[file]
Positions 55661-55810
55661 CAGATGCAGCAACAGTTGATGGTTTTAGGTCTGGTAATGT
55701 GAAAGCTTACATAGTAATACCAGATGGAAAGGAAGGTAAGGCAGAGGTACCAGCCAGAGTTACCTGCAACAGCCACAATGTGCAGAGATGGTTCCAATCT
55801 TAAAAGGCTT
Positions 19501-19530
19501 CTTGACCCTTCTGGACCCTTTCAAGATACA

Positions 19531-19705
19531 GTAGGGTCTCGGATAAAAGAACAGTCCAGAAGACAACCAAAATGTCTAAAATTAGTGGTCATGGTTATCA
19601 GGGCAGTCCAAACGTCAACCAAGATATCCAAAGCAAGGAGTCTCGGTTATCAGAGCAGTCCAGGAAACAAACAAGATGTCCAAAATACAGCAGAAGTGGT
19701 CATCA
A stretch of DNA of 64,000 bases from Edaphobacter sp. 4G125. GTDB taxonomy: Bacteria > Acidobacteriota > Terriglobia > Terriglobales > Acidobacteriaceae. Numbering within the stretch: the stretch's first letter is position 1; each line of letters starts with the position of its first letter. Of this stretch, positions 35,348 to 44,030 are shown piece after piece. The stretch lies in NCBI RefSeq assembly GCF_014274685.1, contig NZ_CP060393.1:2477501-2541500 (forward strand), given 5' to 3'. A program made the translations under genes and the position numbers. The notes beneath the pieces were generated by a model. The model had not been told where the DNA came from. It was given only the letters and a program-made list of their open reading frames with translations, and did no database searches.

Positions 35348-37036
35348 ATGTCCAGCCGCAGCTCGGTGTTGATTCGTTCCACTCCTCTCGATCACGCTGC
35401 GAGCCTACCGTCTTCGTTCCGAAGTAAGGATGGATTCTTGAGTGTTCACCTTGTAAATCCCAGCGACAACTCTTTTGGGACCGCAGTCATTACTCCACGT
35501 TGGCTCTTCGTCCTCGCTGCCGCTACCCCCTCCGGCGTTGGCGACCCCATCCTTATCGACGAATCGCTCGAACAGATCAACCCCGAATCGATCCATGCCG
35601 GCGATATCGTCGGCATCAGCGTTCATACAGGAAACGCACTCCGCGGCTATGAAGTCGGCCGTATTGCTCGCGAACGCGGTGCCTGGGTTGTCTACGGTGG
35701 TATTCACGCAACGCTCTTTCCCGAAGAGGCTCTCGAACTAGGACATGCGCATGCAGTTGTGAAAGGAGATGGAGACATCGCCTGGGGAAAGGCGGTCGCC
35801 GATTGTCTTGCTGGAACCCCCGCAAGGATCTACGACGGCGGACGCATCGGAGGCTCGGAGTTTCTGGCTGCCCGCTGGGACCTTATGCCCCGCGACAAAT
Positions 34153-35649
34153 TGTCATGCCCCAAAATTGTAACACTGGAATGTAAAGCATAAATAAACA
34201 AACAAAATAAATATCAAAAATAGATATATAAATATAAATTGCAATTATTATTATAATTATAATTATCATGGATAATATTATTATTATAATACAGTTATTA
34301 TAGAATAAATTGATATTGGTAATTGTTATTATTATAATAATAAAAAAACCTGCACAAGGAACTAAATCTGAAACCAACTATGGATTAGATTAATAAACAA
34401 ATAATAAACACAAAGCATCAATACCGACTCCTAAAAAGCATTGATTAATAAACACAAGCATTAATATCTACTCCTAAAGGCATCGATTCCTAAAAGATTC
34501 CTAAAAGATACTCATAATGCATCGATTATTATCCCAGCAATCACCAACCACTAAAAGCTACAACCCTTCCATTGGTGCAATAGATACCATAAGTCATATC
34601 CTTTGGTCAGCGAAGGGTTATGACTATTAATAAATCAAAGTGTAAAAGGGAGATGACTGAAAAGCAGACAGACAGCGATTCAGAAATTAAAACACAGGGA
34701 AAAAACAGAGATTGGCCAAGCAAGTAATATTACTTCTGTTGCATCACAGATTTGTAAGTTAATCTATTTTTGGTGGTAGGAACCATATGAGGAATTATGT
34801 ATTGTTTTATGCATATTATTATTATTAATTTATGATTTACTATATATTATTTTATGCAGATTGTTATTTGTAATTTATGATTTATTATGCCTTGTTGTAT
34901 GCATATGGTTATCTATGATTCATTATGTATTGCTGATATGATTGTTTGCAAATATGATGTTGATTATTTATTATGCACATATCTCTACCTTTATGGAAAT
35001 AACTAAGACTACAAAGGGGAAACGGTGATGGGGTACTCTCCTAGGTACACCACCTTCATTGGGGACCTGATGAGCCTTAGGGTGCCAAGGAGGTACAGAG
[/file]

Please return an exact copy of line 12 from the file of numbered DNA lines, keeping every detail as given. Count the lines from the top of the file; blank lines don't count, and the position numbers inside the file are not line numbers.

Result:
Positions 35348-37036